Asia remains the engine of global growth despite a still weak global recovery, and an ongoing rebalancing in China, the International Monetary Fund said in its latest report on the region.
The IMF said the economies in Asia and the Pacific will remain strong despite global headwinds, logging annual growth of 5.3 percent this year and next.
Almost two-thirds of global growth will come from the region, the fund added, citing robust economic fundamentals in the region.
The Regional Economic Outlook for Asia and the Pacific said domestic demand in the region remained sanguine across most of the region though external demand was still sluggish.
The countries in the region are benefited by comparatively low levels of unemployment, growth in disposable income, lower commodities prices and macroeconomic stimulus.
"Of course, Asia is impacted by the still weak global recovery, and by the ongoing and necessary rebalancing in China," Changyong Rhee, Director of the Asia and Pacific Department at the IMF, said.
However, a detailed analysis of the individual economies showed that China and Japan, the two largest Asian economies, faced challenges. The report said China's growth will slow to 6.5 percent this year and 6.2 percent in 2017 from 6.9 percent in the last year.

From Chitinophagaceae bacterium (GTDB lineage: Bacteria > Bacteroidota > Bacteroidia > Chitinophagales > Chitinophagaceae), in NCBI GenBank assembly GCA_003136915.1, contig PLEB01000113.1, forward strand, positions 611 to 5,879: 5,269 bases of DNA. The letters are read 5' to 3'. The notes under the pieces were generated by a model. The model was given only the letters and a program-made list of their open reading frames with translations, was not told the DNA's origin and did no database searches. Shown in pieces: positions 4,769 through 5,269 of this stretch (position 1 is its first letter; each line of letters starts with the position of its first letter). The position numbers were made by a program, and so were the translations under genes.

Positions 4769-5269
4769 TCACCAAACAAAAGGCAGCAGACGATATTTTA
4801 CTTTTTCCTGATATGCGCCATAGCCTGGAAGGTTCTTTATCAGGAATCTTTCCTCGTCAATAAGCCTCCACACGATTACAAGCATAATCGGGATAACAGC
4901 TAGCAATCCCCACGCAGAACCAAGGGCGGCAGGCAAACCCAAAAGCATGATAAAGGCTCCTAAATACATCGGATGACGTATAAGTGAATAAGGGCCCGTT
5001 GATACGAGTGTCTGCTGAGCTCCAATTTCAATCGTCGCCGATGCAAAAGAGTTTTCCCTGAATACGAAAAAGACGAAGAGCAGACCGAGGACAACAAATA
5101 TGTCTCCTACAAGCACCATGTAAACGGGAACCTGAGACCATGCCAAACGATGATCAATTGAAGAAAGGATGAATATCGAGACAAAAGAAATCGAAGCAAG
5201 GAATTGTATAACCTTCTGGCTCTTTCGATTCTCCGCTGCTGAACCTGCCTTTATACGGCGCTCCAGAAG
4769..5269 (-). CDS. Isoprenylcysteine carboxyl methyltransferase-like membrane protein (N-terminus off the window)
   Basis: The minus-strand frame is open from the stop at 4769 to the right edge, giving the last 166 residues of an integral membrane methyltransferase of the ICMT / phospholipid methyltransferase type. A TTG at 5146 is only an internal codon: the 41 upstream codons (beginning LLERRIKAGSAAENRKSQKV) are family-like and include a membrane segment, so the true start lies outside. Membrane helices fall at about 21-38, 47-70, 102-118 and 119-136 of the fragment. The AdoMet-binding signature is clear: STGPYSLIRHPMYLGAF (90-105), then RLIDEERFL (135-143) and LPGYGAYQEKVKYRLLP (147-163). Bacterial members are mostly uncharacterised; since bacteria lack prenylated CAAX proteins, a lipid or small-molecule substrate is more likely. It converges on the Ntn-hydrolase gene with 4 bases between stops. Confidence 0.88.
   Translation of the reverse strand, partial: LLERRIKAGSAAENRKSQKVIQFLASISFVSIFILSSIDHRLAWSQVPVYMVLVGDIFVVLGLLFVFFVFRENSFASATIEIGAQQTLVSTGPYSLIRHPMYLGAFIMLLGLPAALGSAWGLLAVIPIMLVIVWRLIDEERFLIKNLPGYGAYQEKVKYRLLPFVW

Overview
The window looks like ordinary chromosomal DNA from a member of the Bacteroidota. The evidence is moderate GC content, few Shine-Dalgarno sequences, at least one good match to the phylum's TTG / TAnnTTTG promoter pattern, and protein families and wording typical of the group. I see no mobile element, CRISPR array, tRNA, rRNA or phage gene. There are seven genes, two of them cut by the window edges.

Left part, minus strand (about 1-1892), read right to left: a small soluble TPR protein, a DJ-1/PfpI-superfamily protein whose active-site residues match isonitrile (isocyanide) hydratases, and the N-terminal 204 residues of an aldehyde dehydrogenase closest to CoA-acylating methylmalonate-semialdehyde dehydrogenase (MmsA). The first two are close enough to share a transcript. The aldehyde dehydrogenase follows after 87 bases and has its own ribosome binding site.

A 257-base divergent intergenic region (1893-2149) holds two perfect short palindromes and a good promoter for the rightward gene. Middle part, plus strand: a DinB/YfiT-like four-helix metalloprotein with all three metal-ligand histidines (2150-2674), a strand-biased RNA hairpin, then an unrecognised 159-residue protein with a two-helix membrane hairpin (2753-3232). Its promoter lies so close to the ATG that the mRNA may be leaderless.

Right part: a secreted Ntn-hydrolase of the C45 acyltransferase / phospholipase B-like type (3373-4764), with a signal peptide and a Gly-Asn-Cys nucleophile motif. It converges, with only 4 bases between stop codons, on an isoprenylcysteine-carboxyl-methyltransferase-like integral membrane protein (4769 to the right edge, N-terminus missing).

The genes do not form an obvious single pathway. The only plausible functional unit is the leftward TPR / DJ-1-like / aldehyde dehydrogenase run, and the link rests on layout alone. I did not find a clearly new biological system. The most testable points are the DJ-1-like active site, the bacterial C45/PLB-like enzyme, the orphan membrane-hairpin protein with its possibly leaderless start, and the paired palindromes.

Beijing faces an uphill task in keeping the growth momentum as it's midway through a politically sensitive and economically challenging rebalancing, trying to shift away from manufacturing and investment to services and consumption.
In Japan, the economy will expand nominally at a pace of 0.5 percent in 2016 but will record a contraction in 2017 as the effect of the widely anticipated consumption tax increase takes hold.
India will remain the fastest-growing large economy in the world, with GDP expected to increase by 7.5 percent this year and next, helped by low oil prices.
In Southeast Asia, Vietnam is leading the fast-growing economies in the region, helped by rapidly growing exports of electronics and garment manufactures. For the Philippines and Malaysia, growth is expected to remain robust, underpinned by resilient domestic demand.